When I review a book, the more I like it, the harder it is to review because I rattle through it happily with hardly at thought to analysis. So if I tell you that Mr Briggs Hat has been particularly difficult to review,  you’ll know what a joy it was for me. The author has seemingly  without effort and without leaving anything out used 280 breezy pages where another would require double that. Quite an achievement.

The book is well-illustrated with photographs, maps, diagrams, prints etc. There are copious notes and references at the back, and a good index.

Mr Briggs’ Hat by Kate Colquhoun (339pp, incl notes and index) is published by Little, Brown. Cover price £16.99 but available for £9.00 from our Amazon iStore, here.

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Amelia Dyer

Amelia Dyer

On this day in 1896, Amelia Dyer –  having been tried and found guilty at the Old Bailey – was hanged at Newgate prison for murder. Her victim was a baby called Doris Marmon. But baby Doris was one of possibly hundreds of babies murdered by Dyer in her role as a “baby farmer”. Baby farming was a late Victorian profession, or service. At at a time when having an illigitimate child carried considerable social stigma, contraception was virtually non-existent and abortion both illegal and highly dangerous, unmarried mothers frequently handed their babies over to baby farmers, i.e. surrogate mothers. The fee was usually £10 – £12, with normally a monthly payment on top, around five shillings.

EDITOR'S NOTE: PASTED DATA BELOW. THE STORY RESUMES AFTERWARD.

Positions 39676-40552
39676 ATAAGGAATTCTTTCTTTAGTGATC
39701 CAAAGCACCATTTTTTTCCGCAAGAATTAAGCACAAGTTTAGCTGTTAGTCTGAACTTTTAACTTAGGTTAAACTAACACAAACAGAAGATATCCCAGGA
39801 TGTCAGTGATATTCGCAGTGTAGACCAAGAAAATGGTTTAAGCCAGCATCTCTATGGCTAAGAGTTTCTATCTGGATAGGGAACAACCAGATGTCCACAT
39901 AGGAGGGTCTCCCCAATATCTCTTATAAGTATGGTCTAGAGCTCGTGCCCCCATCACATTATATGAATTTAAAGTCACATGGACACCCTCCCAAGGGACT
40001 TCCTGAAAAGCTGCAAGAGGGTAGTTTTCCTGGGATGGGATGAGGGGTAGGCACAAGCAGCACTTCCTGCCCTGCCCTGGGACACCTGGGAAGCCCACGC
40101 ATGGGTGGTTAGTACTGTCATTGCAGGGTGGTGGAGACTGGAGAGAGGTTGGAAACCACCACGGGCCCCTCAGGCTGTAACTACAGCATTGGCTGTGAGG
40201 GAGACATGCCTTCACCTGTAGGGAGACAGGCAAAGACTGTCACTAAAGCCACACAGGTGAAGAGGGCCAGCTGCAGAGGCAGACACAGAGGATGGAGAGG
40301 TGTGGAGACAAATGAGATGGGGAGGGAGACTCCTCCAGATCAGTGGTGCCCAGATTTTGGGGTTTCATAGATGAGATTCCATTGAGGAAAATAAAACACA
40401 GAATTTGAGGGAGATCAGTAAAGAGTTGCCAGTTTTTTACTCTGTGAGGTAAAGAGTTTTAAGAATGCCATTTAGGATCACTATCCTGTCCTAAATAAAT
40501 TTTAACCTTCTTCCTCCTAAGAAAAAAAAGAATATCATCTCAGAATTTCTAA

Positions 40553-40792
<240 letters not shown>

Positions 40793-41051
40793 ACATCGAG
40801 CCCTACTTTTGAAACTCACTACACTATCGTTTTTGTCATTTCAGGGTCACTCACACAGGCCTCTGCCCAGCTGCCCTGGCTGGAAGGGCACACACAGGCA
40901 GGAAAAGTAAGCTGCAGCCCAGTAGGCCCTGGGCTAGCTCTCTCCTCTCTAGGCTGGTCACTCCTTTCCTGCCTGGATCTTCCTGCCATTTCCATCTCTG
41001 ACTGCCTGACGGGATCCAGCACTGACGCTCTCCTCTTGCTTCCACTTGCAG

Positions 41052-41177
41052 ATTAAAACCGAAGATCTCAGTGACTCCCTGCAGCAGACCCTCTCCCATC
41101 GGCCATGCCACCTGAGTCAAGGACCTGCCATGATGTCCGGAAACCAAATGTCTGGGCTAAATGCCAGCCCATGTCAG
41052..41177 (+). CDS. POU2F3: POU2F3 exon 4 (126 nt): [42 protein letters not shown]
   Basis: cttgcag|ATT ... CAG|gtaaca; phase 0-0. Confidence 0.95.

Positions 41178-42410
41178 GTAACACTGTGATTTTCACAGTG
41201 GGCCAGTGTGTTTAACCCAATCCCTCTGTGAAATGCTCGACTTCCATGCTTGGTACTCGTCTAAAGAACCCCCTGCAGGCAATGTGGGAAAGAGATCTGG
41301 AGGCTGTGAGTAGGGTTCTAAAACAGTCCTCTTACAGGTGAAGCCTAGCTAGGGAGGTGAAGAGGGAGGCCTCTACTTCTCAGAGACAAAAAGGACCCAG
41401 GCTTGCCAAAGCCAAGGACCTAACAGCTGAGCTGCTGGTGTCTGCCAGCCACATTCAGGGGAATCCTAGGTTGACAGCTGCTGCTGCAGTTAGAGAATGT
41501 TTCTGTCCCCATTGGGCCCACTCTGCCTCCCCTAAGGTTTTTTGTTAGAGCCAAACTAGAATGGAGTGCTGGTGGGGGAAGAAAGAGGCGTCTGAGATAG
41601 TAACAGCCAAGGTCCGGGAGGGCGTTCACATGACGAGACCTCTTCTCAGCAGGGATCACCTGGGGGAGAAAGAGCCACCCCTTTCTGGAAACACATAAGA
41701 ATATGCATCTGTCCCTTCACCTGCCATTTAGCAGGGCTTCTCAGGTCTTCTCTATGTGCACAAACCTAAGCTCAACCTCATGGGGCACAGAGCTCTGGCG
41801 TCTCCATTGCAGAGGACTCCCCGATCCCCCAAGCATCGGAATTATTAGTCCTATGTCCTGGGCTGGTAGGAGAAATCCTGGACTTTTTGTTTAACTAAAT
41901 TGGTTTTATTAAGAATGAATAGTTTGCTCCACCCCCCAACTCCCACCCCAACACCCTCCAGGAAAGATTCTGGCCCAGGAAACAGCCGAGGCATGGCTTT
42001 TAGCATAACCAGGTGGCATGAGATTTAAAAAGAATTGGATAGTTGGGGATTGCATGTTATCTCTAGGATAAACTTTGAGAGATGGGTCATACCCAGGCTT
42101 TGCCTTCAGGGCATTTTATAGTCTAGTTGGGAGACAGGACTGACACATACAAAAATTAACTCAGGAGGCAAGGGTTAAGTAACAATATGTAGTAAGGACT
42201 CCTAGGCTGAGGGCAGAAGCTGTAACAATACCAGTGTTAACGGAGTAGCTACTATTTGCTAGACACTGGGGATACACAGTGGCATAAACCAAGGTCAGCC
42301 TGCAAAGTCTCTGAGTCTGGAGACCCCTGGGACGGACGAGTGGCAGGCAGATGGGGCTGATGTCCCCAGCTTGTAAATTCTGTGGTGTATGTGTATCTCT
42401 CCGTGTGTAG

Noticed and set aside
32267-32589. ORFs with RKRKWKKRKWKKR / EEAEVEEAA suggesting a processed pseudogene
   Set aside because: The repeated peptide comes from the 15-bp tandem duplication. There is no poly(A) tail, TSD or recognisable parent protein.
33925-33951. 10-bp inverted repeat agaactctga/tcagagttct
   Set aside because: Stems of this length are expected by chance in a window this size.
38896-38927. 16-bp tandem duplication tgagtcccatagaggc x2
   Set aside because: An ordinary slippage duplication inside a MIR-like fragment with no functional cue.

Unfortunately, not a few baby farmers took the cash and murdered the babies. The most notorious and prolific was Dyer. She was a trained nurse from Bristol who managed to continue her foul deeds by staying on the move, changing her name and other slippery tactics. Her orbit was the south west, in an area encompassing Somerset, Berkshire, Gloucestershire and Bristol. Her only connection to London was her trial and death. But London did have its own baby farm murderers, who included: Margaret Waters, convicted in 1870 of murdering five children in the Brixton area; Anna Chard-Williams of Barnes, the last woman to be hanged at Newgate, in 1899; partners in crime Annie Walters and Amelia Sach – the “Finchley Baby Farmers” – who were the first prisoners to be executed at the new Holloway Prison in 1903.

Wikipedia is very good on the Amelia Dyer story, and there’s a good background on baby farm murderers here.